- Smile – but not too much. You really don’t want to freak people out.
- Make eye contact. You can do this by looking directly at the camera. Try avoid staring at the screen.
- Sit up straight. This shows that you’re interested in what the candidate is saying.
- Use non-verbal cues where appropriate, like nodding. This lets the candidate know you’re still listening to them and that you haven’t zoned out.
6. Record the Interview
Consider recording the Skype interview to share with those who couldn’t attend and to get their feedback about the candidate’s potential. It will also help you analyse their answers and overall performance, as well as help you improve your interviewing technique.
If you do decide to record the interview, though, make sure that the candidate’s fully aware they’re being recorded and why. It’s probably a good idea to inform them via email and get written consent. This is especially advisable if you want to avoid any legal consequences.
7. Look out for Red Flags
When interviewing someone, you’re not only evaluating their candidacy and suitability for the role on offer but also assessing whether they’re really interested in the job. Some red flags to look out for include:
- The candidate is late. Although they may have a very good excuse, this can show that they might be unreliable in the future, whether that’s turning up to work on time every day or meeting important deadlines.
- They’re too casual. If they’re treating the interview like any normal Skype call with friends, then rest assured they’re not taking the interview very seriously.
- They’re taking the call on their bed. Although they’re most likely doing their interview from home, that’s no excuse for them to do the interview in their PJs while still in bed. It’s unprofessional and disrespectful, to say the least.
8. Ask Questions
Whether it’s face-to-face, over the phone or via Skype, an interview’s objective is to help employers evaluate a candidate’s suitability for the role by asking questions related to their skills, experience, qualifications and professional goals, and to address your primary interests or concerns. It’s a good idea to prepare a list of questions you’d like to ask the candidate beforehand – but don’t be afraid to go off script if something the candidate says draws your attention.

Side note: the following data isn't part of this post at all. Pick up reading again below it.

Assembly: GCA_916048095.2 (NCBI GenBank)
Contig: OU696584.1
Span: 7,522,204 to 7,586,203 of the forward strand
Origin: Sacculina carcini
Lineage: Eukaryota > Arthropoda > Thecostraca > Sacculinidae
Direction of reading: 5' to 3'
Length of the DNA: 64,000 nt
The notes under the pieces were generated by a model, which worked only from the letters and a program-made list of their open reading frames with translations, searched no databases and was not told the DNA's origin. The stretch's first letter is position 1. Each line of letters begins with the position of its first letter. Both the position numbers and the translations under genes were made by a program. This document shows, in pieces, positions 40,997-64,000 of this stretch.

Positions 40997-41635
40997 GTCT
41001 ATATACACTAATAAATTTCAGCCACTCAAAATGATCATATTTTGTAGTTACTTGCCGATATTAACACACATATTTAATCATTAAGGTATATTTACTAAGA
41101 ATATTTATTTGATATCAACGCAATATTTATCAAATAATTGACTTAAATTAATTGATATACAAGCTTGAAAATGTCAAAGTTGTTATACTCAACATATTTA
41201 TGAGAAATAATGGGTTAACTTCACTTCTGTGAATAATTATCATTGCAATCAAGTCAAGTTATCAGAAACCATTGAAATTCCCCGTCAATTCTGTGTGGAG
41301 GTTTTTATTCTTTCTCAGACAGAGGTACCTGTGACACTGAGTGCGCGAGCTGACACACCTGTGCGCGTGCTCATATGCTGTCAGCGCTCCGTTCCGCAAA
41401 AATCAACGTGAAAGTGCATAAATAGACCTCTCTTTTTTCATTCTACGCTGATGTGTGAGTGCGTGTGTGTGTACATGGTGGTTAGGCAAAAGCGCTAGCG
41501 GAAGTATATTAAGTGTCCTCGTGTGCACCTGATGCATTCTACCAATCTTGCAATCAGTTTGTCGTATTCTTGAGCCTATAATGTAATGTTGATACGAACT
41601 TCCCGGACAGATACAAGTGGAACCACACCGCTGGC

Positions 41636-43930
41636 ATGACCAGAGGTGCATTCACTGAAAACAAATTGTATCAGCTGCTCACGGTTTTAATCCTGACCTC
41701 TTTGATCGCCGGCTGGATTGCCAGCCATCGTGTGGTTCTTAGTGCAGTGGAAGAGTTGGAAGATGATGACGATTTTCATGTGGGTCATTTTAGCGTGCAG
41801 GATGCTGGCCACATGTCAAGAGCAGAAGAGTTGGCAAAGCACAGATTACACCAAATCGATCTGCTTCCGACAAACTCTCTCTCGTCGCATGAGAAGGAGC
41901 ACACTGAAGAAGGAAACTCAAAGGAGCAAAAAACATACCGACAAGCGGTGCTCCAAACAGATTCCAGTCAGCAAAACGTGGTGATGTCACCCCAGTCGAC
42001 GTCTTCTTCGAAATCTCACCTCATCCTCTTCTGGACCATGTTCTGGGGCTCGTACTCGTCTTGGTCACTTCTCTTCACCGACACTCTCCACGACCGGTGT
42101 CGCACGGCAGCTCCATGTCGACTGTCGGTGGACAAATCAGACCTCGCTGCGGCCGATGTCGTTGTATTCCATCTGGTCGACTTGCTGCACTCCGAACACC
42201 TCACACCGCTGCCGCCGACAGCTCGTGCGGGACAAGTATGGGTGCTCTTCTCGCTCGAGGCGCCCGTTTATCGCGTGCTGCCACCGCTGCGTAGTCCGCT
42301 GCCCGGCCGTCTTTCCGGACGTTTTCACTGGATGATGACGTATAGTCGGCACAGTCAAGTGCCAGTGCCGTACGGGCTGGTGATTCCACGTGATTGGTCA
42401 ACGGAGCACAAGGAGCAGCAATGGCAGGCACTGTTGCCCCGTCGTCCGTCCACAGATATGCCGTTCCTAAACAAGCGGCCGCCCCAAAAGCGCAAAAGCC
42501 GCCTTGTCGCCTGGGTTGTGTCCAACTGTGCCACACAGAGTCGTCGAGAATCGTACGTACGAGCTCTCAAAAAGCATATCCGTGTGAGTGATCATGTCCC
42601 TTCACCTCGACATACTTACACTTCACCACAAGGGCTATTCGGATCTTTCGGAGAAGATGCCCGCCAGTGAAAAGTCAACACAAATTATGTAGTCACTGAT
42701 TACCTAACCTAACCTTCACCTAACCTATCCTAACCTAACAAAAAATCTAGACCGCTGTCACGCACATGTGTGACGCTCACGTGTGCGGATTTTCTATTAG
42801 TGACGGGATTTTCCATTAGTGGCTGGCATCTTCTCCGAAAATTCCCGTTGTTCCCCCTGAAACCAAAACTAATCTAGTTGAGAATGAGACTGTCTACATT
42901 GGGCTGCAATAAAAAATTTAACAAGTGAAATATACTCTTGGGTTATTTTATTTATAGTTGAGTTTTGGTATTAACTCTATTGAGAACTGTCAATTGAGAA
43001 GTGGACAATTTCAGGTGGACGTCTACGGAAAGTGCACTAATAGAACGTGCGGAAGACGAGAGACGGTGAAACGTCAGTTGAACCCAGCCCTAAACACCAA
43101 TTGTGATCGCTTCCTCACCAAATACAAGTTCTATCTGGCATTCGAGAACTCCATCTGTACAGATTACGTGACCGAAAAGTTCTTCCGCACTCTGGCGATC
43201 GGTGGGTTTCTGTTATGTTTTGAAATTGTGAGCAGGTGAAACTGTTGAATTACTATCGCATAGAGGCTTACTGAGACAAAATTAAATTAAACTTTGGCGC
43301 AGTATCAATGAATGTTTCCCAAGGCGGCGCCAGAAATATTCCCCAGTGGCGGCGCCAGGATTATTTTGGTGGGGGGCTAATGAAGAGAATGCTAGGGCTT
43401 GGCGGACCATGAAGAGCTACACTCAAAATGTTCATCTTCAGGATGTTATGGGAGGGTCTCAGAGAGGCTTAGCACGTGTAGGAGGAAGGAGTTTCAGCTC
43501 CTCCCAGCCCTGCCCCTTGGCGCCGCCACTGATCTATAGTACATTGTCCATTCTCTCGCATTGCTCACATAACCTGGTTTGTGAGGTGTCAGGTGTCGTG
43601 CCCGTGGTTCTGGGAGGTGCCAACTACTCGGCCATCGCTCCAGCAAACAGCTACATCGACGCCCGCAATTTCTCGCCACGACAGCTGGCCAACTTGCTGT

Example questions to ask candidates include:
- What attracted you to the job ad? What made you apply?
- When is the earliest you can start?
- What are your salary expectations?
- Why are you leaving your current job?
- Can you tell me about a challenging situation you faced and how you overcame it?
9. Let the Candidate Ask Questions, Too
Job interviews should never take the form of an interrogation but, rather, should feel more like a conversation. My point here is that you should give candidates the chance to ask questions about the company and the role itself as much as you’re asking them questions about their skills and experience. After all, the whole point of an interview is to help both parties determine whether they’re a good fit for each other.
10. Provide an Overview of the Next Steps
Before you sign off, it’s a good idea to let the interviewee know what the next steps of your hiring process are (this will, hopefully, avoid candidates bombarding your inbox with hourly emails asking for updates). Take this opportunity to briefly explain things like when a hiring decision will be made, how the successful candidate will be notified, if unsuccessful candidates will be informed and if a reference check will be needed.